By Tirzah Wear
Arlington Court Skilled Nursing & Rehab
Intergenerational Activities: Building Relationships for Life
It’s a quiet, snowy Saturday on the memory care unit at Arlington Court. In one area, a pair of seventh grade twins is tossing a ball with a group of residents. Sounds of encouragement and laughter are heard throughout the room. In another area, a sophomore in high school is doing nails for some ladies. The scent of lavender and rosemary is in the air. Artie Shaw is on the stereo. Lillian, a resident with dementia, admires her manicure. She then says, “I never had a daughter. Maybe you can be the girl I never had.” The student smiles and hugs her. “I already feel like I am, Lil!” And they burst into a warm comfortable laugh, the kind only two people who truly know each other can share.
These kinds of moments are frequent at Arlington Court where we have a robust youth volunteer program. Many of our pre-teens and teens are children of our staff members and have essentially grown-up helping the elderly. Even our confused residents light-up with recognition when these young people enter the room. They look forward to those special moments of connection and caring.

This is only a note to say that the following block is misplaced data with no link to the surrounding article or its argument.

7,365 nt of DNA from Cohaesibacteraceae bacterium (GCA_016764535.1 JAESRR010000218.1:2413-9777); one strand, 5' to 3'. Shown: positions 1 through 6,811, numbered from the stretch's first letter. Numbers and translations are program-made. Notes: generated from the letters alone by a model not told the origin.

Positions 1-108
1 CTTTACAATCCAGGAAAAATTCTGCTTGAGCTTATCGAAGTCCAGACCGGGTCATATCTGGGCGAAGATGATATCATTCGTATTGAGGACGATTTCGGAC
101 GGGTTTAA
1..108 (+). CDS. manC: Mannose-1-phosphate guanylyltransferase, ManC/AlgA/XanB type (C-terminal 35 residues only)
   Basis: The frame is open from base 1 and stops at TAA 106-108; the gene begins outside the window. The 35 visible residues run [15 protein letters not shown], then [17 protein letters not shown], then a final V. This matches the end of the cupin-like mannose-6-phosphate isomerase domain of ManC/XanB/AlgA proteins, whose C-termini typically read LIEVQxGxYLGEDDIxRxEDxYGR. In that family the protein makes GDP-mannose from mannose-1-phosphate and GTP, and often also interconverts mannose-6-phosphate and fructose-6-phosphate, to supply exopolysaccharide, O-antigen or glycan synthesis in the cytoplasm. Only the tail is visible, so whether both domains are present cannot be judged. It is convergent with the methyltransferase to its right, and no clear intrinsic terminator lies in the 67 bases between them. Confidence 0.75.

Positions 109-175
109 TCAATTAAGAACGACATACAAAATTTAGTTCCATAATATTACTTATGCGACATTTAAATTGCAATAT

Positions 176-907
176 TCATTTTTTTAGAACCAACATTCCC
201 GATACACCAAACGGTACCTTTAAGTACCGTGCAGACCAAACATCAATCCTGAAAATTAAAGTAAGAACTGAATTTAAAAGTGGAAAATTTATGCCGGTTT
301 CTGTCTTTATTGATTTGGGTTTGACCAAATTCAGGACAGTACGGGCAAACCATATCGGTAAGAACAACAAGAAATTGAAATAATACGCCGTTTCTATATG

Intergenerational programs have been proven to improve the lives of seniors. Older adults who have consistent contact with children burn 20% more calories per week. They also have been shown to perform better on memory tests. (The Legacy Project) When young people and older adults work together, there is a shared sense of accomplishment and a deep sense of community.
This connection greatly benefits the children, too. Children who spend quality time with older adults tend to have higher scores on reading tests. (The Legacy Project) Fostering a love of history and developing a personal connection with the past is a crucial part of creating a sense of community. We are also nurturing a sense of empathy in these volunteers, which helps them grow into caring adults.
Arlington Court is unique to most volunteer programs because we encourage longevity and consistency in our youth. Many facilities simply have the Boy Scouts visit at Christmas or occasional concerts from the local schools. While those programs are wonderful, there isn’t enough time to develop true and lasting relationships. Our program gives our residents the opportunity to stand beside our youth as they grow into strong and caring adults. This sets our facility apart. It allows the space for us to be much more than just another nursing home. We are truly a family.
If you or a family member would like to volunteer at Arlington Court, please call 614-451-5677